NPD: Consumers Balk At Buying Traditional CE Online

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Port Washington, N.Y. - Even as the incidence of web-shopping increases, many U.S. consumers remain reluctant to purchase certain consumer electronics products online, according to a new report from The NPD Group.

Even after using the web to find out more about those products NPD's "E-commerce and Consumer Electronics: Online Shopping & Purchasing" report reveals that televisions are the fourth most-likely item that consumers research online prior to purchasing (56 percent). However, it's the least likely electronics product that consumers would actually purchase online (19 percent).

Smartphones also showed a much higher level of research vs. buying online: while 52 percent of consumers would seek out information about smartphones on the web, just 23 percent could imagine themselves going online to purchase one. In contrast more people (66 percent) do both their research (66 percent) and expect to make an actual purchase (34 percent) online for PCs then for any other CE device.

"It's not surprising to see that so many consumers won't buy TVs, smartphones, and other popular CE products online, despite using the Internet to perform basic product research," said Stephen Baker, industry analysis VP for NPD. "Computers and other IT products have a much longer history online with a wider variety of outlets, including direct sales from manufacturers, for consumers to choose from."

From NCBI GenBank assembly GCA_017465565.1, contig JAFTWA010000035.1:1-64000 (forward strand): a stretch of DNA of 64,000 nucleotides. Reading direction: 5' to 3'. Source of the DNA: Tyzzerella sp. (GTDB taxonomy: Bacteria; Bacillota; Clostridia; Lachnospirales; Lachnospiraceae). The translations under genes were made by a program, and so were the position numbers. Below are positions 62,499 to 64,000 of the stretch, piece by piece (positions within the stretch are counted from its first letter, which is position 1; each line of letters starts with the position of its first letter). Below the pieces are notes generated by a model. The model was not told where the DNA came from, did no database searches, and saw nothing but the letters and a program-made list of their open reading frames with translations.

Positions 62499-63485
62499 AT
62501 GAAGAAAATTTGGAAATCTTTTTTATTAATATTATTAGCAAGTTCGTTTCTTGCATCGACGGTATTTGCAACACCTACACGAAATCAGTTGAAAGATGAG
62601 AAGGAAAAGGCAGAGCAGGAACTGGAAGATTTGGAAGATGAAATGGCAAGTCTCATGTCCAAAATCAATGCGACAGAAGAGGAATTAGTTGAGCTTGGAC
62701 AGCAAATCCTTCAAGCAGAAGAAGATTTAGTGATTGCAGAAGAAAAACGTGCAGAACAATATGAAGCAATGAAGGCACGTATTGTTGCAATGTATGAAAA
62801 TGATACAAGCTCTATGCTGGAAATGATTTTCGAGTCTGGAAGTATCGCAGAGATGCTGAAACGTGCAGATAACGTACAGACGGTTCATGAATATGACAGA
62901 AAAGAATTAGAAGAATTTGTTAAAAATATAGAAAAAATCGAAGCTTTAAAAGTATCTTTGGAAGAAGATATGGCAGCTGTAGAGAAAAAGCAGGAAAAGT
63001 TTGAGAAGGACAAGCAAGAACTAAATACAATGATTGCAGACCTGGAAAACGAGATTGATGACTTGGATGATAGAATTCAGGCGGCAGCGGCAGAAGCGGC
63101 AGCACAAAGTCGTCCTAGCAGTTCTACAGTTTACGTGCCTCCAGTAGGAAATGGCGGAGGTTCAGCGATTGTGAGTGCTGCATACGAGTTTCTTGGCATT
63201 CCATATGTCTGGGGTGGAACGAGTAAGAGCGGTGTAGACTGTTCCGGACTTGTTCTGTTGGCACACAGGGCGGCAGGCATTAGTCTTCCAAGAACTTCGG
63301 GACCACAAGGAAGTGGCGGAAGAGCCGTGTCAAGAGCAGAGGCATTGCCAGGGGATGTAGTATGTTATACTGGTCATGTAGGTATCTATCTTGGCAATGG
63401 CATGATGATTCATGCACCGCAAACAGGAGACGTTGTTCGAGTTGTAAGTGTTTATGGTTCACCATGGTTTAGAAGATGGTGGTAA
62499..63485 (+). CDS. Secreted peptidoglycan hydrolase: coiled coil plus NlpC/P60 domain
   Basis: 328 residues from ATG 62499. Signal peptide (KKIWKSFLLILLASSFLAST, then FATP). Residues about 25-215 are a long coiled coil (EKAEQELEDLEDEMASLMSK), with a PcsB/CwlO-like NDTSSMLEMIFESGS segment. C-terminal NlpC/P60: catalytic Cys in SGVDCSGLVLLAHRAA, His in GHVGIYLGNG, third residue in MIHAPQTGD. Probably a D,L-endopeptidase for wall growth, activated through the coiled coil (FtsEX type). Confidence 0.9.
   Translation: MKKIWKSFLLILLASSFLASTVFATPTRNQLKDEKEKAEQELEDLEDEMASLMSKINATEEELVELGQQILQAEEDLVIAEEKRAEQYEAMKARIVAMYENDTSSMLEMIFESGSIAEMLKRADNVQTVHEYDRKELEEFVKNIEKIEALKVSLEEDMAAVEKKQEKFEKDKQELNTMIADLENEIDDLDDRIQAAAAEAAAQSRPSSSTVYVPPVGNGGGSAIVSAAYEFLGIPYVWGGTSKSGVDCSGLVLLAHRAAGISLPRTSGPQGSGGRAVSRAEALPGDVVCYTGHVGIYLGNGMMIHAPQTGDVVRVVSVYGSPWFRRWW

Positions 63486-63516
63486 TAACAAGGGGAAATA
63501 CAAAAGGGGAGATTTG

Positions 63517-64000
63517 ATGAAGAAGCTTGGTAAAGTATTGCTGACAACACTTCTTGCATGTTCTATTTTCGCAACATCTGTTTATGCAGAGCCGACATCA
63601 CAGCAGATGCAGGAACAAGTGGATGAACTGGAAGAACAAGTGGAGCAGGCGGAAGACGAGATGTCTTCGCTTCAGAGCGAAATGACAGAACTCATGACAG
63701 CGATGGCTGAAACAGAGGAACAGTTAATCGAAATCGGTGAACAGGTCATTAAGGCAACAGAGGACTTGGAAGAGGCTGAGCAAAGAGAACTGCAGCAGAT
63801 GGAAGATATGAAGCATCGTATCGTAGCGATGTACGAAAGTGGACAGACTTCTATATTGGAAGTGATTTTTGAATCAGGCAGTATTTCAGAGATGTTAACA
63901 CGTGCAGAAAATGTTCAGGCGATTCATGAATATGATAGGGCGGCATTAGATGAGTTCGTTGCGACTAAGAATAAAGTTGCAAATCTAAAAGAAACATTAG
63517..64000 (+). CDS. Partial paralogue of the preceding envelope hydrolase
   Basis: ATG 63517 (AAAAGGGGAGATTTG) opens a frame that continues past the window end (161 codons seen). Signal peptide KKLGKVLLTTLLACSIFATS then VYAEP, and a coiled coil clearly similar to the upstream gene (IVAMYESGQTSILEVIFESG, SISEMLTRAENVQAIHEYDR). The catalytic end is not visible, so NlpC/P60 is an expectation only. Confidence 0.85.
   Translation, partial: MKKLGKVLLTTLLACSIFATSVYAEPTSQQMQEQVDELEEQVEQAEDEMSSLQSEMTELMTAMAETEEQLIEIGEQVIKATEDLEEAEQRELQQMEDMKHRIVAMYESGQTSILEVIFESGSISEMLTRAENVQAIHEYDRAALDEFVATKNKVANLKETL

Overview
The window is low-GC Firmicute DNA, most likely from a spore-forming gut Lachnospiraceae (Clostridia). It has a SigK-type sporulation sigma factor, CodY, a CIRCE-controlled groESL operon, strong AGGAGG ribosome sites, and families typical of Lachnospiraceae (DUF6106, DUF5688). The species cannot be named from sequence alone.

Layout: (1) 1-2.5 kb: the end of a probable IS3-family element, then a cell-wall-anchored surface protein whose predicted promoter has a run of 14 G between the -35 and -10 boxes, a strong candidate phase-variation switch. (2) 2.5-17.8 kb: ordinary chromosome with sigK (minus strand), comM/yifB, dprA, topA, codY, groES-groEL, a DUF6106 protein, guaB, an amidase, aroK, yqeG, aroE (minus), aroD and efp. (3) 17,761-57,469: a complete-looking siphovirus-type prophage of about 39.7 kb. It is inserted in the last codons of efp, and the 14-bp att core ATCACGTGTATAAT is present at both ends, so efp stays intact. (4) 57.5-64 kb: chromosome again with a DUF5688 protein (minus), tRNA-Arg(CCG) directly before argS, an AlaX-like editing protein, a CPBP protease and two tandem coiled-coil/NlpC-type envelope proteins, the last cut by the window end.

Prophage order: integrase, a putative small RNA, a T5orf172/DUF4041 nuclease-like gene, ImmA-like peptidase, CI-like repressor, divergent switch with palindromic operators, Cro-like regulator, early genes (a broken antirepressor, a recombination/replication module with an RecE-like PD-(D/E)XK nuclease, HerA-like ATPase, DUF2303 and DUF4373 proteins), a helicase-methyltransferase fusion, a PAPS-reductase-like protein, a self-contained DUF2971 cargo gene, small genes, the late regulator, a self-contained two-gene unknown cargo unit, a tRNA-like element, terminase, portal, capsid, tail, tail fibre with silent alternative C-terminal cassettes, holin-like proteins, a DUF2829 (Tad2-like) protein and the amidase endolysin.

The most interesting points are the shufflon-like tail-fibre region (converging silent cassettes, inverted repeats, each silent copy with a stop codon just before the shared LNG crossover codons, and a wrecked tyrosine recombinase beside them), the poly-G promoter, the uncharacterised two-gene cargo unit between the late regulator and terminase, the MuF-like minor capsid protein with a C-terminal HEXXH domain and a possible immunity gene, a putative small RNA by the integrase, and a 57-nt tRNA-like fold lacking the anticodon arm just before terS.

Top consumer electronics products consumers were "extremely" or "very likely" to purchase online, included the following: computer software,  computers 34 percent; e-readers,  32 percent; digital cameras, computer accessories/peripherals, 30 percent; tablets, 29 percent; printers,  24 percent; Smartphone/mobile phones, 23 percent; camcorders, Blu-ray players, 21 percent; home audio, 20 percent; and TVs, 19 percent.

"Part of consumers' unwillingness to purchase certain electronics online might be due to a lack of awareness, or as a result of the slow pace taken by many traditional CE companies establishing a direct-to-consumer buying presence on the web, or it could be something inherent in the products themselves, such as price or complexity," Baker said.

According to Baker, "retailers continue to have an edge with consumers, when they can leverage their physical storefronts with a strong online presence." In fact more than three-quarters (76 percent) of all consumers said they have used a retailer's website to research a potential purchase, compared with just 62 percent for manufacturer-direct shoppers and 65 percent for online-only shoppers.

Reinforcing consumers comfort with a multichannel approach to gathering information, NPD's data shows that using retailers' stores and websites are among the top five activities consumers do first, when they begin to consider purchasing consumer electronics.

Information in NPD's "E-commerce and Consumer Electronics: Online Shopping & Purchasing" report is based on online surveys fielded in June 2011 to a representative sample of 1,326 panelists from NPD's online panel. Results were balanced to represent the U.S. adult population.


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